Creating a Home Practice
I am often asked by students for suggestions on how to create a home practice. My sense of humility surges to the surface of my being as I take on a response to what I consider a sacred interaction between student to student, teacher to teacher, student and guide. What I mean by this is: I will always be a student of Yoga, students will always be their own teacher, and I am a guide for an experience when they come to class.
Let go of expectations
The first thing I say is to let go of expectations. Let go of the length of time you set in your mind about how long to practice, let go of what outfit you’ll wear, let go of having to show up to your mat in a certain mental or physical state—don’t feel you have to feel fit or have a positive mental outlook or have more than an hour to spend on your mat or what poses you’ll do. Let go….of all that. Come as you are—in your pajamas, having a blah mental outlook, and not knowing what poses you’ll do or even if you can sit for a minute. Being able to arrive on your mat just as you are is Yoga.
Once you are on your mat, breathe. Just breathe. Breathe in the nose and out of the mouth a few times, and then begin taking slow, deep, conscious breaths through the nostrils. Notice a sense of stillness that comes about. Take your time. As you breathe, notice what body part wants to move with the breath and move it. Honor your range of motion and move with breath and intention—this will help reduce the risk of injury. As you warm up, you may find that a few movements with the breath is it for the day. And that is fine. Come back the next day. As you warm up, you may notice yourself wanting to move longer, take on certain poses, or hold poses longer. Go for it. Let your breath guide your movement naturally and creatively, without thinking about it. As you continue, you may notice your body taking on counter poses to balance out the pose you just did. Trust in the wisdom of your body.
Find a time that works
Find a time that works with your schedule and be open to the length of time, as mentioned above. If you try and find that a certain time of day is not working out, try another time of the day. Keep trying and know it may be different on different days. Know that one day your body may want to move or only have time for 5 minutes, another day it may be 30 minutes, and the next day it may be 2 minutes of conscious breathing only. Be open and welcoming.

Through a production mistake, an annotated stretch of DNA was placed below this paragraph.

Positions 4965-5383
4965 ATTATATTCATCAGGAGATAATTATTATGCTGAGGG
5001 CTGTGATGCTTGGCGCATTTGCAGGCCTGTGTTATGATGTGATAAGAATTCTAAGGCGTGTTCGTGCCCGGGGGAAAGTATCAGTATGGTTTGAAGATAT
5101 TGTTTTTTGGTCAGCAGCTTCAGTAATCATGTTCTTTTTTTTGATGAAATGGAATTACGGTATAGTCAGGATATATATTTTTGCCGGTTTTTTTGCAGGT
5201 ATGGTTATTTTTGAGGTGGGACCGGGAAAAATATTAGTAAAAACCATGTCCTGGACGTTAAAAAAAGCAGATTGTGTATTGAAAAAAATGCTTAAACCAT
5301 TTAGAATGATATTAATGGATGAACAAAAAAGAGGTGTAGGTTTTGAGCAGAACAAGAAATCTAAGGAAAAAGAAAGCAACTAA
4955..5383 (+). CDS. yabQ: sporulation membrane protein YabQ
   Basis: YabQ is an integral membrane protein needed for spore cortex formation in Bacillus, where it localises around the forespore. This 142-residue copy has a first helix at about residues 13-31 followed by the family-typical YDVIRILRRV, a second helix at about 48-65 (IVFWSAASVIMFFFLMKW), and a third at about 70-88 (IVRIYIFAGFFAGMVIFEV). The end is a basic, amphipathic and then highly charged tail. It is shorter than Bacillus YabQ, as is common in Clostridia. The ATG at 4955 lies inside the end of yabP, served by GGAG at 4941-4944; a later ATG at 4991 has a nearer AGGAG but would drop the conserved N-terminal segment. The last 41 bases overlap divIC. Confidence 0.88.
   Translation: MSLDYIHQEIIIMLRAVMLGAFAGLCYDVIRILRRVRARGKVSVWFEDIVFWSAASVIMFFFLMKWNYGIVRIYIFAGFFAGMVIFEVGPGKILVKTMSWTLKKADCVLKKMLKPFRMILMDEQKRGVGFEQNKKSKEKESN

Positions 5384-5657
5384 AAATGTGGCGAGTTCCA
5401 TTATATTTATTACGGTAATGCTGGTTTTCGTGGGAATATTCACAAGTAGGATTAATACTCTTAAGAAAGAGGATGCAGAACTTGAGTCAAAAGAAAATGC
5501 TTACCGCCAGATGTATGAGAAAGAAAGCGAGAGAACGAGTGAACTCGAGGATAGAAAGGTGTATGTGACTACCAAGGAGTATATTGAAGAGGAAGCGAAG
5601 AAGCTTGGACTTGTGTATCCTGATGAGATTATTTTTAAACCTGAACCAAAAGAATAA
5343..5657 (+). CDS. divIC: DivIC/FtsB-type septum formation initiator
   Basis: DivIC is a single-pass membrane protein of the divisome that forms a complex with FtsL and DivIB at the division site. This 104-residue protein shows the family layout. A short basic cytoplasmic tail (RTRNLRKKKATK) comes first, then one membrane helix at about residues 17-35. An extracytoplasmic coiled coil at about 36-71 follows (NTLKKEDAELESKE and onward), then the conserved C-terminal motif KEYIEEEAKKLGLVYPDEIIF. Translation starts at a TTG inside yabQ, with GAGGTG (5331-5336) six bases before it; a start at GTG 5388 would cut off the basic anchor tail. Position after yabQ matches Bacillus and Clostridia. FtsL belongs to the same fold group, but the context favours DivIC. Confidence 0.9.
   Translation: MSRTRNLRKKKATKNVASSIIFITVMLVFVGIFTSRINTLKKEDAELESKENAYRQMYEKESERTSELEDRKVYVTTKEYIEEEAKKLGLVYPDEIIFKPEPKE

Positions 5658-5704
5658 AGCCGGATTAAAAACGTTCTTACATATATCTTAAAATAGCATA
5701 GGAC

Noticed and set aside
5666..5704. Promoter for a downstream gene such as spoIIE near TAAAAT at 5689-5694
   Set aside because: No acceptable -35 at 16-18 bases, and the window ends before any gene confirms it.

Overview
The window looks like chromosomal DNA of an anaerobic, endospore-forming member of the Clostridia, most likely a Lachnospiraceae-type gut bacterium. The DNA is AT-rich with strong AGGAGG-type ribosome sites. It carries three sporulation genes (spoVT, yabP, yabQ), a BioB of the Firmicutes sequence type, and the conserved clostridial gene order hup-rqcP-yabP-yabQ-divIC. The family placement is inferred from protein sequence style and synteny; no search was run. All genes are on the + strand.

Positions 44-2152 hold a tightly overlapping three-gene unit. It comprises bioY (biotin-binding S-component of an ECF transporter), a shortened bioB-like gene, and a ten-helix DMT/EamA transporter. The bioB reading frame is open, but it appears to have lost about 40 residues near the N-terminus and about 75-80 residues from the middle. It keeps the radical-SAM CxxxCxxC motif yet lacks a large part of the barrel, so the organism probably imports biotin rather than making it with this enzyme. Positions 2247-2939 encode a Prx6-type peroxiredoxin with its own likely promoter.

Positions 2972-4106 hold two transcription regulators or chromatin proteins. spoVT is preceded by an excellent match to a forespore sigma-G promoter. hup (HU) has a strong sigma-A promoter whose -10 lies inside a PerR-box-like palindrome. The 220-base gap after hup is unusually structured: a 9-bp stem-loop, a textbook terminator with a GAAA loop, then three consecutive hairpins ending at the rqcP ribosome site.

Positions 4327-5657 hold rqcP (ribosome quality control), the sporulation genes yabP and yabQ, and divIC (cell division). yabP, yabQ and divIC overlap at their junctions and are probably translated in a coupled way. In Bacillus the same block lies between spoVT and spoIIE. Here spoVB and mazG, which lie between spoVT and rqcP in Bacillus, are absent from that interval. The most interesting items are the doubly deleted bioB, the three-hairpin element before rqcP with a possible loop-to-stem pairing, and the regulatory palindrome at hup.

Be curious about space
Be curious about the space your beautiful body takes. As you move, notice how your body can move about space…below, above, front, back, right side, left side. You may notice a more intimate sense of being IN relationship with your body.
When moving with the breath and conscious action, you are allowing the body to respond to what is needed versus using the mind to respond to what is needed. When allowing the mind to enter into the decision-making, it is preempting the opportunity for the body to respond. Notice if you feel a sense of freedom and stillness when you let your body respond. You and this stillness are one.
Let your experience be as it is
At the end of your practice, take some time to integrate your experience in Savasana. The Sanskrit word, Savasana, translates into corpse pose signifying the end of practice. It is an important pose as it gives your body the opportunity to take in and integrate the previous parts of your practice. It is a pose where a sense of calm, relaxation, and stillness is encouraged. Find a position on the floor that you find most restful. Take a few letting go breaths, in the nose and out of the mouth. Eventually allow the breath to be free. Invite release and softening in the physical body surrendering to the gentle pull of gravity underneath you. Release any holding there might be in the body and make any adjustments, including using rolled up blankets to support any areas, as you need so that the body can start to quiet and soften.
As thoughts and feelings come, spend time to acknowledge them with a sense of compassion and curiosity resisting the urge to get pulled into them, resisting the urge to ignore them, and resisting the urge to judge what is coming up. After acknowledging, see if you can let these thoughts and feelings be just for the remainder of your practice. Gradually, return attention back to your breath, allowing your breath to be a focal point for the mind. Eventually, as you are ready, let the mind be free.
As you align these layers, the breath, the body and the mind, you might find the idea of relaxing and letting be might be a little more attainable. From here, there is nothing else to do and nowhere to go, but to simply be.
Close your practice
Finally, close your practice in some way. Maybe it is bringing your hands in front of the heart center in prayer position, or, one hand on your heart and the other on your belly, taking a breath, chanting the sound of Om, setting an intention, and/or thinking of something for which you are grateful. Conclude your practice in a way that resonates with you in that moment.
Keep an eye out for my next post about “Getting to Know Savasana”.
I honor your wisdom and strength. Namaste.
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